Personal Finance

Yield to maturity

Keerthi Sanagasetti | Updated on February 20, 2021

Higher the number, higher the risk

A coffee time chat between two colleagues leads to an interesting explainer on bond market jargons.

Vina: Do you think I should try my luck with the bond markets?

Tina: While stock and bond market prices are unpredictable, don’t leave your investment decisions entirely to a game of luck.

Vina: Agreed! Today while bank deposit rates are at all-time lows, I came across a bond that promises a yield to maturity of around 8.8 per cent. Interest of ₹88 on a bond with a face value of ₹1000, sounds like a great deal. Doesn’t it?

Tina: No, that’s not how it works, Vina. You are mistaking the yield to maturity for the coupon rate. The two are not the same.

Vina: Jargons again! What is the interest I will earn?

Tina: The coupon rate when multiplied by the face value of a bond, gives you the the interest income that you will earn. Yield to maturity is a totally different concept.

Vina: Enlighten me with your wisdom, will you?

Tina: When you buy a bond in the secondary market, its yield will matter more to you than the coupon rate or the interest rate that it offers on face value. Because the yield on a bond is calculated with respect to current market price - which is now the purchase price for you.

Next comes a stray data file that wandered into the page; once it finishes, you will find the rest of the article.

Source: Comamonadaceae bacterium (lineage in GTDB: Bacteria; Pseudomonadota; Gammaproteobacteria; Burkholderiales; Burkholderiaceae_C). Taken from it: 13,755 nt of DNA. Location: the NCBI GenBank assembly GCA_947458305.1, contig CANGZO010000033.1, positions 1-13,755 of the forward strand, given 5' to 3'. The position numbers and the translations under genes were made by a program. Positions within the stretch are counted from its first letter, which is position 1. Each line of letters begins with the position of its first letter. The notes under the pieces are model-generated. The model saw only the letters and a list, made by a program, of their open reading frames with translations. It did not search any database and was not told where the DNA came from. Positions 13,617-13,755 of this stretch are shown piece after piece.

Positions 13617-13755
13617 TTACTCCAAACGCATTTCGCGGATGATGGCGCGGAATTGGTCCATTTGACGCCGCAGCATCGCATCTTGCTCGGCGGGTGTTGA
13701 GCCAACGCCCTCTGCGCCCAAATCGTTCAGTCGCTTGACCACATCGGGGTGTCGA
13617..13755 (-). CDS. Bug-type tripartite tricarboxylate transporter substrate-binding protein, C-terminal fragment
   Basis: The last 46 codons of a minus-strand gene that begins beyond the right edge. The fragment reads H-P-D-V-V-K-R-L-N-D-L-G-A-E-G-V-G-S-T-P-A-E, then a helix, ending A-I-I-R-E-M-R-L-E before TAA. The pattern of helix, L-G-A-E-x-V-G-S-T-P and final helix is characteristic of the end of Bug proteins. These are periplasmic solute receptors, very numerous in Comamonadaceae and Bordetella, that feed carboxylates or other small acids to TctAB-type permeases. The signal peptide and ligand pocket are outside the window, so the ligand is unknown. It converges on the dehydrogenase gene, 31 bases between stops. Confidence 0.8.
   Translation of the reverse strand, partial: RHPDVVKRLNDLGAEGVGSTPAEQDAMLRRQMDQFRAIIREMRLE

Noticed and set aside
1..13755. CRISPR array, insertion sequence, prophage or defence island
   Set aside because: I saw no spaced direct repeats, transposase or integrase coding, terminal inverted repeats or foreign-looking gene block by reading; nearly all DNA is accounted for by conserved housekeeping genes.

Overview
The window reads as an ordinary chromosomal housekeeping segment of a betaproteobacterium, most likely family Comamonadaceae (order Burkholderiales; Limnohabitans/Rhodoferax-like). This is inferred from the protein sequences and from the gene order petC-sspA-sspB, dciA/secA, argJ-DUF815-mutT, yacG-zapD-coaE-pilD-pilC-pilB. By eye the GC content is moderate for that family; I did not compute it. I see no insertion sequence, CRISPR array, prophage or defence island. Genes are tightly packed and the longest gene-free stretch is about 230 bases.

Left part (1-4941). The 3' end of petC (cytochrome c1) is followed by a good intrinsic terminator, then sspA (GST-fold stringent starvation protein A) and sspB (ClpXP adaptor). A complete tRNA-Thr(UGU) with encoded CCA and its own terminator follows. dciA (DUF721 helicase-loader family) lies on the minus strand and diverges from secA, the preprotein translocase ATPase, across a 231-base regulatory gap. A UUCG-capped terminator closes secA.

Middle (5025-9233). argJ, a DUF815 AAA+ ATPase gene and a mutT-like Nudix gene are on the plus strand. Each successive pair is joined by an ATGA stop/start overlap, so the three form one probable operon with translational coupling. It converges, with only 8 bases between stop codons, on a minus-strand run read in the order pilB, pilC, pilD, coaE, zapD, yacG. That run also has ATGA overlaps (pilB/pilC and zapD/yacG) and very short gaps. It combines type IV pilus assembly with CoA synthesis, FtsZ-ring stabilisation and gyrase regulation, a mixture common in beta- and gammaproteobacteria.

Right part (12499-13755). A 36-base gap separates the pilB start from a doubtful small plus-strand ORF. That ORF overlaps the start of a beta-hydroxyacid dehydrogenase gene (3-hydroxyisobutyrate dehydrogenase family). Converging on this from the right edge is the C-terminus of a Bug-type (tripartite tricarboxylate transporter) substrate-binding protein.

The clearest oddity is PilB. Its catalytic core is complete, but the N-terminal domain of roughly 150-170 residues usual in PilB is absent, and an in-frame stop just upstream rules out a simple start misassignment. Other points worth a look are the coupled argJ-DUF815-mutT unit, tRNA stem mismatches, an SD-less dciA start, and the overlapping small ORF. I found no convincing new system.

The current yield is the return you get (interest income) by purchasing a bond at its current market price. Say, a bond trades at ₹900 (face value of ₹1,000) and pays a coupon of 7 per cent per annum. Your current yield then is 7.8 per cent.

Vina: What is the YTM then?

Tina: The yield to maturity (YTM) captures the effective return that you are likely to earn on a bond if you hold it until maturity. That is, the return you get over the life of the bond after accounting for —interest payments and the maturity price of the bond versus its purchase price.

The YTM for a bond purchased at face value and held till maturity will hence be the same as its coupon rate.

Vina: Hold until maturity? The bond I was referring to has 8 years left until maturity. Too long a tenure, right?

Tina: Yes! The bond whose YTM is 8.8 per cent and has a residual maturity of eight years must be paying you a coupon of 7 per cent annually. That isn’t too high when compared to what other corporates have to offer.

Vina: So, should I now look for bonds that offer even higher YTMs?

Tina: Don’t fall prey to high yields, Vina. A high deviation from the market rate often signifies a higher level of risk. Higher YTMs are a result of a sharp drop in the current bond market price, which is most likely factoring in perceived risk of default or rating downgrades.

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Published on February 20, 2021
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